In the late 50’s Ferrari was faced with a problem. It made some of the fastest and most technically advanced racing cars, and its road cars were pure works of art. But there was one problem – some customers, particularly in America, viewed the road cars as too focused. They wanted a car that enabled them to enjoy the wind in their hair and the company of a special passenger. With old Enzo surely seeing a cash-cow ripe for milking, the solution was the now infamous 250 California Spider, a vehicle that combined the mechanics of their latest GT racer with a svelte Scaglietti designed convertible body style. Just 106 were built, and today they are some of the most collectable Ferrari’s in existence.
Its contemporary namesake, the California T, was previewed to an assembled group of Ferrari owners and enthusiasts recently at the new Ferrari Adelaide showroom on West Terrace in the city. Whilst I’d certainly argue that the modern car doesn’t live up to such a storied name (a 599XX V12 powered, lightweight, limited production racer for the road would be more fitting), the modern iteration certainly embodies the concept if nothing else. Here’s a Ferrari with just enough practicality to be considered for daily duties; with enough luggage space to escape for a weekend away and a folding hard top that can be hidden away for sunny drives.
At $409,880 the California is the cheapest way into a new prancing horse, and the Australian distributor expects a whopping 70% of California’s to be sold to first time Ferrari owners. To facilitate this the California T is some $50,000 cheaper than its predecessor, indicating a business model already utilised by several manufacturers to attract buyers to their high-end brands. Ferrari is world famous for its brand loyalty and repeat purchase, so how many of those 70% first time owners will go on to purchase a second or a third Ferrari, maybe something more focused like a 458? It’s a smart growth strategy.
You can certainly see the resemblance to the outgoing California, however everything is new save for the folding hard top. It looks leaner, edgier and sportier. I find some of the detailing a little fussy, particularly the mesh used in the bonnet and guard vents, but overall it is a harmonious look communicating its intended purpose and the sporting ideals of Ferrari. It’s a huge improvement over the old car.
Folding hard tops are unquestionably the way forward for these types of cars, but they present incredible headaches to designers who must find ways of packaging that huge mechanism whilst avoiding a bulbous posterior. The California T seems to be a mastery of packaging, and I suspect that most of the aesthetic improvements have come from some serious re-packaging to store that hard top whilst still leaving enough boot space for two suitcases. Or maybe the rear end is the same size and they’ve pulled some very clever visual tricks to hide it; either way it’s design genius of the highest order.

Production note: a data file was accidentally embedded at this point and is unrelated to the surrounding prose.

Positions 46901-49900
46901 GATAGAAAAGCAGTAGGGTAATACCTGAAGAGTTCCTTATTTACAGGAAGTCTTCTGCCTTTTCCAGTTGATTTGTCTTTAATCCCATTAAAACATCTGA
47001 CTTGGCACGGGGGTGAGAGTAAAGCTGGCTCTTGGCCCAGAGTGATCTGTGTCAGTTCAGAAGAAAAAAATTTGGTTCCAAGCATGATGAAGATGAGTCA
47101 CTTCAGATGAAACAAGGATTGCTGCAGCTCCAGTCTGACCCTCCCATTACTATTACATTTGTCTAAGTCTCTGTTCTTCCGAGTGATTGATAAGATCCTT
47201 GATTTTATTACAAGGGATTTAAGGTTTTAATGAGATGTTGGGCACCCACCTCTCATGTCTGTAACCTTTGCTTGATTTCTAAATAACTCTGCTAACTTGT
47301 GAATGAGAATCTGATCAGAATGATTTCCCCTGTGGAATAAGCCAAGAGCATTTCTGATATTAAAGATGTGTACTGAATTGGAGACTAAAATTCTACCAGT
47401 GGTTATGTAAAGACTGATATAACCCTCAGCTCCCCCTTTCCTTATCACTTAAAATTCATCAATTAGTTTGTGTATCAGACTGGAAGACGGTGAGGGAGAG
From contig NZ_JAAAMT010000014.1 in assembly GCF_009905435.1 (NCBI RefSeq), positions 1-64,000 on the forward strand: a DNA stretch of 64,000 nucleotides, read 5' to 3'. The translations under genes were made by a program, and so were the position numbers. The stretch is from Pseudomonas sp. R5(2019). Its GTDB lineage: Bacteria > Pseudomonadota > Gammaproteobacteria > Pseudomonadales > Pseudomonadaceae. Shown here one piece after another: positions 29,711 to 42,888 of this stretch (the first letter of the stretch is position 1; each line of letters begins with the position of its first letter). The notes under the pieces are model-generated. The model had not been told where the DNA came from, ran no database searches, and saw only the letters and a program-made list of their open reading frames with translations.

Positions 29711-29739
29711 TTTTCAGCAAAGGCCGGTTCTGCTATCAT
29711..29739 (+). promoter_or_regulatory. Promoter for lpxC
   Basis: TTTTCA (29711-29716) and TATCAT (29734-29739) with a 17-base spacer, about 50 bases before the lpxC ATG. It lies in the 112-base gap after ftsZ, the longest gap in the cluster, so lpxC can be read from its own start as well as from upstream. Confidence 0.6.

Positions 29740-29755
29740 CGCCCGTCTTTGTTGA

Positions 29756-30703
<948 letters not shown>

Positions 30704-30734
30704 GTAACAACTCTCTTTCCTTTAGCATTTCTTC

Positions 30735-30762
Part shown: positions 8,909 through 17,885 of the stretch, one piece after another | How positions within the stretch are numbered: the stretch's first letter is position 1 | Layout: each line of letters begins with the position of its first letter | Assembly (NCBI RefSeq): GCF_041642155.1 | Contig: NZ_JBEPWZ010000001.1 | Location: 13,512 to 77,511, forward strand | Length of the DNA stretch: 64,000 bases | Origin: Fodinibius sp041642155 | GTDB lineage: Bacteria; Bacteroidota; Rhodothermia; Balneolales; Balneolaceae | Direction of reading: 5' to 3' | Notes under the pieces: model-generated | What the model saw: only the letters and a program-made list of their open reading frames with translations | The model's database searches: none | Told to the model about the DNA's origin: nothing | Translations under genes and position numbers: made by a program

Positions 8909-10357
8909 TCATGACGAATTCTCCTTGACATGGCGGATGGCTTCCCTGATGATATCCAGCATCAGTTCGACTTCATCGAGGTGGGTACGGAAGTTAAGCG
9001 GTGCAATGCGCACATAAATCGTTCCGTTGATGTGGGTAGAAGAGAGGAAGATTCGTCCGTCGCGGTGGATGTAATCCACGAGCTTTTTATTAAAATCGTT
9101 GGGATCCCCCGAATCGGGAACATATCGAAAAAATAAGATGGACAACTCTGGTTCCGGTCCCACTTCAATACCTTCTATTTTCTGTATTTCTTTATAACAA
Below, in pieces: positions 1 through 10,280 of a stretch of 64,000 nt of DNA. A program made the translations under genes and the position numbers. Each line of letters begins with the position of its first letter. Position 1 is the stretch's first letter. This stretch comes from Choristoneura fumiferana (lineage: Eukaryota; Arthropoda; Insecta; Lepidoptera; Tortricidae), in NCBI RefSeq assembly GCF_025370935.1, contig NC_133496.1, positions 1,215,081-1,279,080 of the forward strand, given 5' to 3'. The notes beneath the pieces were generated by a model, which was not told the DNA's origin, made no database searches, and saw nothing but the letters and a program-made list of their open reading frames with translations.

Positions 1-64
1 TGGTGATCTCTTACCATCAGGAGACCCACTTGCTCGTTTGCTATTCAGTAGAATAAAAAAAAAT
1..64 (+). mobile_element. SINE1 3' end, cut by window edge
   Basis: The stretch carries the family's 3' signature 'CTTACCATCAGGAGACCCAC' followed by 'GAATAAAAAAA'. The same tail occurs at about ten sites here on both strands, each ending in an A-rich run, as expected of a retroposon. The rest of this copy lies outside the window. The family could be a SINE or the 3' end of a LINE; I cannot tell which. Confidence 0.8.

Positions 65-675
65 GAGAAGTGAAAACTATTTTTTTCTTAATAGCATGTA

The big news is under the bonnet as the California T is the first turbocharged Ferrari since the F40, making it one of the most significant Ferrari’s of the past decade. It’s a sad fact of our modern world that old school, large capacity naturally aspirated engines are the way of the past. For manufacturers like Ferrari, turbocharging is the only way they can meet the expectations of both their customers and of environmental lawmakers.
It’s not all bad news as this new turbocharged V8 is a pretty exciting way of keeping the greenies happy. At 453hp it has a specific output of 145 horsepower per litre, rocketing the California T to 100km/h in 3.4sec (0.2sec faster than the California) and to 200km/h in 9.1sec (2.1 sec faster). And whilst unfortunately a drive wasn’t on offer at the preview to confirm my suspicions, I’d fully expect this engine to feel nothing like a conventional turbo motor. It’s a brilliant example of modern engineering that Ferrari can build an engine with such an improvement in performance that also uses 15% less fuel and produces 20% less carbon emissions than the old one does.
Whilst those stats make interesting factoids for car nerds like us, I suspect most potential buyers won’t care. What they will care about is how the California T will exceed their expectations of performance; it has a Ferrari badge on the front and it’s a fine cruiser for sunny afternoons in the hills with a special passenger. In those regards, it’s a California through and through.
Words and photos by Andrew Coles